Enzymes

  • Without enzymes, metabolic reactions couldn't happen at the speed needed to sustain life
  • Reduce activation energy needed; without them reactions would have to happen at much higher temperatures
  • Induced fit hypothesis: the enzyme changes shape as the substrate molecule binds to the active site, and amino acids in the active site change to hold the substrate molecule in place
  • Created by: Sophie
  • Created on: 02-02-13 13:48

Induced-fit hypothesis

  • Enzyme and substrate molecule collide; enzyme changes shape to make the active site fit around the molecule more closely
  • Oppositely charged groups on active site and substrate are close together, also holds substrate in place (enzyme-substrate complex)
  • As the enzyme changes shape, the substrate undergoes strain which destabilises it, making the reaction happen more easily
  • Products different shape from substrate, so no longer fit in active site; move away
  • Enzyme catalyses same reaction with a different substrate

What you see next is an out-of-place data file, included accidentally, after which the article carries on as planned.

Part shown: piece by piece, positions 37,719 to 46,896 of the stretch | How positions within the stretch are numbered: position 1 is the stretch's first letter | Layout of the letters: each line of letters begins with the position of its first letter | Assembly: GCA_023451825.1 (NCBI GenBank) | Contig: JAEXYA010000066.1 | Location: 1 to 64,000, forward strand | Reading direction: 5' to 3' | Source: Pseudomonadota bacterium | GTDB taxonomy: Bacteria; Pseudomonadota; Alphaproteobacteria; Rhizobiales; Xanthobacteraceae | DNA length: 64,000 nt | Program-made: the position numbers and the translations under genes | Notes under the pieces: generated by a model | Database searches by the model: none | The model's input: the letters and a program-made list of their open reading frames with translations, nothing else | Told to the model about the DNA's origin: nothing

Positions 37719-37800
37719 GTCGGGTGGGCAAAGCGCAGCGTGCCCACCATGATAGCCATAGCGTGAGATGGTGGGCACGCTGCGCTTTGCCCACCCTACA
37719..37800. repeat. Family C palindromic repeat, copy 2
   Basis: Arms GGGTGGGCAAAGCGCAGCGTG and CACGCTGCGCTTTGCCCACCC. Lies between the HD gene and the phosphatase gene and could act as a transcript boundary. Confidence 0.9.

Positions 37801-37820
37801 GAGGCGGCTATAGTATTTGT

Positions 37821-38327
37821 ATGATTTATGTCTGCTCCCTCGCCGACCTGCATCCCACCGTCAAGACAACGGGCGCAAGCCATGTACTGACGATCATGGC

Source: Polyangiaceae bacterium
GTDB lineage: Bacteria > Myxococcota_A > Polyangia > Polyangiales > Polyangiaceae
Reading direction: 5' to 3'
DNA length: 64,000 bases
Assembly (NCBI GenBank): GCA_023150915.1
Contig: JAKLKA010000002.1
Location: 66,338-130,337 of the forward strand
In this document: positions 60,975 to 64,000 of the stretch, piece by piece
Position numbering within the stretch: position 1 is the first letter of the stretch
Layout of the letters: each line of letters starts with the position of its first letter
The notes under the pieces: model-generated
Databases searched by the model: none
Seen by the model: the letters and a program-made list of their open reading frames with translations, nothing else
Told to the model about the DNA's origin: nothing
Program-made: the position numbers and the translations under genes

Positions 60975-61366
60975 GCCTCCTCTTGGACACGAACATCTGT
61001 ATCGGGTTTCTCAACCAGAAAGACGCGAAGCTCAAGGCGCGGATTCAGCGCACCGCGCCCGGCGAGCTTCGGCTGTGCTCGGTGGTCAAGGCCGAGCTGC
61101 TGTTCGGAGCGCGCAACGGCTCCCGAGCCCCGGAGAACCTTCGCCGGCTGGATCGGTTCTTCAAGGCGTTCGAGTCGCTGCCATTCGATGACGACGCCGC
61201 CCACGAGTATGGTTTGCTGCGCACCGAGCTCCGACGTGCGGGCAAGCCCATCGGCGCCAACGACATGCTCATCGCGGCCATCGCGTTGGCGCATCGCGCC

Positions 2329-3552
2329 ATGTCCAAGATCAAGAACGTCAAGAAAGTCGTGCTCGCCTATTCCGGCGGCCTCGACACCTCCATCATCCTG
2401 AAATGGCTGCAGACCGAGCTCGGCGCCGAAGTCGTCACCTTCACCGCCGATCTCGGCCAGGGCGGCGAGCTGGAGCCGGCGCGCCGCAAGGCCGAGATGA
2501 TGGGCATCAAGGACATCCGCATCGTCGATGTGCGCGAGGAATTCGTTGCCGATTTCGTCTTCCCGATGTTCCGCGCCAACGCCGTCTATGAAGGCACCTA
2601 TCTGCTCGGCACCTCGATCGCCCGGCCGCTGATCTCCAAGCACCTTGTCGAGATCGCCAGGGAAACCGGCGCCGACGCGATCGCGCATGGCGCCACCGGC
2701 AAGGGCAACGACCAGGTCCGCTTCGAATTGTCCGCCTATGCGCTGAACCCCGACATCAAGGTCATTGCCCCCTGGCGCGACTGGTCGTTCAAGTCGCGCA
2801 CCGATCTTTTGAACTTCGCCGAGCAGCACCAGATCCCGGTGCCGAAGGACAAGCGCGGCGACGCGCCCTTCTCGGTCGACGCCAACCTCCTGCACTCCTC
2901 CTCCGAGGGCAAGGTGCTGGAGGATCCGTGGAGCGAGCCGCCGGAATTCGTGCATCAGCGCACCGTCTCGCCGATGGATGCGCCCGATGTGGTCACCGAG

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Collisons

  • Molecules in a gas/liquid have natural kinetic energy; so constantly collide with each other
  • Temperature increases; kinetic energy increases. Molecules move faster and collide more often and with greater force
  • More collisions = more product = increased reaction rate
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Heat and denaturation

  • Applying heat makes molecules vibrate, putting strain on the bonds that hold the molecule together
  • In large molecules, vibration can break weaker bonds (H and ionic)
  • These bonds are the ones that hold the tertiary structure together, thus maintaining the shape of the active site
  • Increased heat = increased bond breakage
  • Structure loses the shape needed to keep the active site working
  • Thus, rate of reaction decreases
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pH effects

  • Measure of H+ concentration
  • H+ ions can interfere with H and ionic bonds of the tertiary structure of an enzyme; thus the concentration of H+ ions has a direct effect on how well the tertiary structure of an enzyme is held together
  • H+ ions attracted to negative groups on active site, thus alter charges around active site and change its shape
  • Optimum pH = tertiary structure shape that best accomodates substrate
  • Enzymes work in a considerably narrow pH range
  • Only denature when pH changes violently
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